Looking to play college tennis
New Year begins Down Under with first Grand Slam
  | By Long Island Tennis Magazine Staff
Photo credit: Adam Wolfthal

The 2014 Australian Open will take place at Melbourne Park in Melbourne, Australia from Jan. 13-26. ATP top-ranked Rafael Nadal will look to unseat reigning champion Novak Djokovic on the men’s side of the draw, while world number one Serena Williams looks to take the title from Victoria Azarenka, 2013’s defending women’s champ. Here is a look at this year’s contenders, pretenders and sleepers as well as an overview of what's new this year in the land Down Under.




The men’s side of the draw
The contenders …

As a record-breaking three-time defending champion of the Australian Open men’s singles title, Novak Djokovic is motivated to preserve his streak. Djokovic had his career breakthrough in 2011, winning three Grand Slam titles (U.S. Open, Wimbledon and Australian Open) and having an extraordinary record of 70 wins and just six losses. Having a winning record against the current top five players of the world, Djokovic remains a favorite going into the Aussie Open.

Currently holding the number one ranking in the world and coming off the 2013 U.S Open championship, Rafael Nadal is Djokovic’s biggest threat at the Aussie Open this year. Nadal was a finalist in 2012, losing a heartbreaking final to Djokovic in five sets. Rafa is filled with confidence and is healthy heading into 2014 and looks to avenge his 2012 finals loss to Djokovic. 

Juan Martin Del Potro is one of only a handful of players in the draw with a major title (U.S. Open) and an Olympic Medal (Bronze Medal). After his 2013 Aussie Open quarterfinal loss, Del Potro will be one to look out for in this upcoming Grand Slam as he has the weapons to compete with anyone.

Tomas Berydch is currently ranked seventh in the world and holds eight career titles. He has reached the quarterfinals of the Australian Open for the past three years, and is ready to surpass his previous results and take the next step this January.

The pretenders …
After losing five Grand Slam finals, Andy Murray got the proverbial monkey off his back at the 2012 U.S. Open. Last year, he finished runner-up in his third Australian Open final, beating Roger Federer in five sets in the semis and losing to Djokovic in a four-set finals match. This year, however, Murray is a pretender, coming off an injury and not yet in top form. He will be hard-pressed to win seven matches and an Aussie title with the rust he will inevitably have to shake off.

David Ferrer is currently ranked third in the world. He is a tough player and fights in every match. Ferrer historically beats the guys below him, but cannot defeat the Big Four. He simply doesn't have the major weapons needed to defeat them. He has a losing record against Djokovic, Murray, Nadal and Federer. This won't be the major he breaks through for his first Grand Slam.

Jo-Wilfried Tsonga has been one to keep an eye on in this tournament in the past as he has played well Down Under. He lost to Roger Federer in the quarterfinals of the 2013 Australian Open. However, Tsonga has recently returned from injury, and that's not his only obstacle. He must also make sure his conditioning has returned as the Aussie heat will offer little sanctity.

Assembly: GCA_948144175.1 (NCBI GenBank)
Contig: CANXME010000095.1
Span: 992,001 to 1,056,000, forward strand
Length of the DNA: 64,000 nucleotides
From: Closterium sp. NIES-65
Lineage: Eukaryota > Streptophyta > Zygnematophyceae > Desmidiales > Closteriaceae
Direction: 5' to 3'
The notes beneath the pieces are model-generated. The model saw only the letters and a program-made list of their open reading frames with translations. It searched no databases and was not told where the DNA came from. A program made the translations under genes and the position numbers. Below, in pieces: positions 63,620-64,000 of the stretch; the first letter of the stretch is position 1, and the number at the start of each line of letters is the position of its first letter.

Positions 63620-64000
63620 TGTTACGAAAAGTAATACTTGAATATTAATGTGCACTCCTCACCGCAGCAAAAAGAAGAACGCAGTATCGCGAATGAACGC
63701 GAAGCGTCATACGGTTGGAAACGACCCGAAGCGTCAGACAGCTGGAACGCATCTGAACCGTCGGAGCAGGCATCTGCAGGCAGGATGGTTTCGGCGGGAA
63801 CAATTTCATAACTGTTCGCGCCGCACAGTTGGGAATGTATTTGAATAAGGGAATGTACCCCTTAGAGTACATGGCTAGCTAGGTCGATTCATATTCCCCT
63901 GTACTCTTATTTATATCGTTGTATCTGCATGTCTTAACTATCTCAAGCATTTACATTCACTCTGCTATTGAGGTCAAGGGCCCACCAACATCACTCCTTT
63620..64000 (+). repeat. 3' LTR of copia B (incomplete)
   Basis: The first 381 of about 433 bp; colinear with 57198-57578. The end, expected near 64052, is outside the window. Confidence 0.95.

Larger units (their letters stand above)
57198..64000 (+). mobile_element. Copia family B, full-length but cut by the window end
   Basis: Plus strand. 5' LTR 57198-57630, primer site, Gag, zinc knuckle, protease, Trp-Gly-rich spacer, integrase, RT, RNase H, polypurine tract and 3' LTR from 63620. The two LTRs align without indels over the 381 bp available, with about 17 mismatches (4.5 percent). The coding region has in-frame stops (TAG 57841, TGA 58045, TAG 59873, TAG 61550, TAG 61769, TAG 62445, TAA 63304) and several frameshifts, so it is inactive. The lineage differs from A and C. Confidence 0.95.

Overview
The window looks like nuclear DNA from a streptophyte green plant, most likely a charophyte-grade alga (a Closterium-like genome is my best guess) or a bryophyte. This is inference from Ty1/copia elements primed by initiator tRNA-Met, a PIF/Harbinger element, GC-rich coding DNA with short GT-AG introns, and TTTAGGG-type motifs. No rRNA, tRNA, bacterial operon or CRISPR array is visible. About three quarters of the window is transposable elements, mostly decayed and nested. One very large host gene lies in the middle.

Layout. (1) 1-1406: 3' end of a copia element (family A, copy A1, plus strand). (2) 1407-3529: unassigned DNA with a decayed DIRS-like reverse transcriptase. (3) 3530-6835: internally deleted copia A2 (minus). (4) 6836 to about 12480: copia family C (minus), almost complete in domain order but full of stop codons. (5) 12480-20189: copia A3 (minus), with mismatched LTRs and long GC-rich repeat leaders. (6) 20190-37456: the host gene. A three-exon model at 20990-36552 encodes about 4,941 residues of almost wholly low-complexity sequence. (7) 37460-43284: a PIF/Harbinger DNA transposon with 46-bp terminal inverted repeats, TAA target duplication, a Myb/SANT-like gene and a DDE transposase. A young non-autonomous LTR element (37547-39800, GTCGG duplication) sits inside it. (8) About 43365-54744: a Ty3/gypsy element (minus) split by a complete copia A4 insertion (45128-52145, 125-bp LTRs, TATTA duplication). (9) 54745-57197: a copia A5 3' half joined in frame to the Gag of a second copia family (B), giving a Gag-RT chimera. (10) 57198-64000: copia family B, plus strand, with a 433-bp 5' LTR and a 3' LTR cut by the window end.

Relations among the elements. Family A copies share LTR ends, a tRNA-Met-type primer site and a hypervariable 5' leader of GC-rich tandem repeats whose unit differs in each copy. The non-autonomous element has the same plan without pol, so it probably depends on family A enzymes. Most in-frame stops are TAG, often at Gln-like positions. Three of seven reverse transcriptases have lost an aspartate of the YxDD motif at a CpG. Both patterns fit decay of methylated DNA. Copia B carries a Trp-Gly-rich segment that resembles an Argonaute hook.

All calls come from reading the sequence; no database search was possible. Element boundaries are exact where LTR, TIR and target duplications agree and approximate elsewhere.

The sleepers …
In 2013, Jerzy Janowicz reached his highest ranking of 14th in the world and has shown he can play with the big boys. After dropping many disappointing early round losses in majors, Janowicz was able to get to the semifinals of Wimbledon and showed everyone what he was capable of. At the upcoming Aussie Open, the 6’8” Pole will have the chance to continue his breakthrough. A good draw could mean we see Janowicz deep into Week Two.

Being one of the tallest tennis players and known for his blistering serve, American John Isner is currently ranked 14th in the world. He hasn't broken through at a major yet, but despite his inconsistent result, Isner has what it takes to win any match he plays. Maybe this is his year. American tennis could use it.

Currently ranked 20th in the world, Kevin Anderson is looking to take the next step in his career development. With no Grand Slam results passed the fourth round, the next step is clear … a quarterfinal or better in a major. Anderson is bound to break through in one of the 2014 Grand Slams, and this could be the one.

Being the youngest tennis player inside the top 20, Milos Raonic is currently ranked 11th in the world, and continues to prove his strength and skill in every match he competes in. With his incredible height and strength, the 2014 Australian Open is the ideal setting for Raonic to be able to have the results he is looking for.


The women’s side of the draw
The contenders …

The world’s number one player Serena Williams is the clear Aussie Open favorite, as she looks for her sixth Australian Open title. The 32-year-old, five-time Australian Open champion was crowned the 2013 U.S. Open Champion. Serena will also be motivated and looking to avenge her 2013 Australian Open quarterfinal loss to 19-year-old Sloane Stephens 6-3, 5-7, 4-6

Victoria Azarenka is the two-time defending Aussie Open champion, and is back looking for a three-peat. Azarenka defeated American Sloane Stephens, and ultimately battled through yet another tough match against Na Li to win last year’s title in Melbourne. Azarenka is clearly the biggest challenge to Serena, and as the two-time champion, can be considered a co-favorite.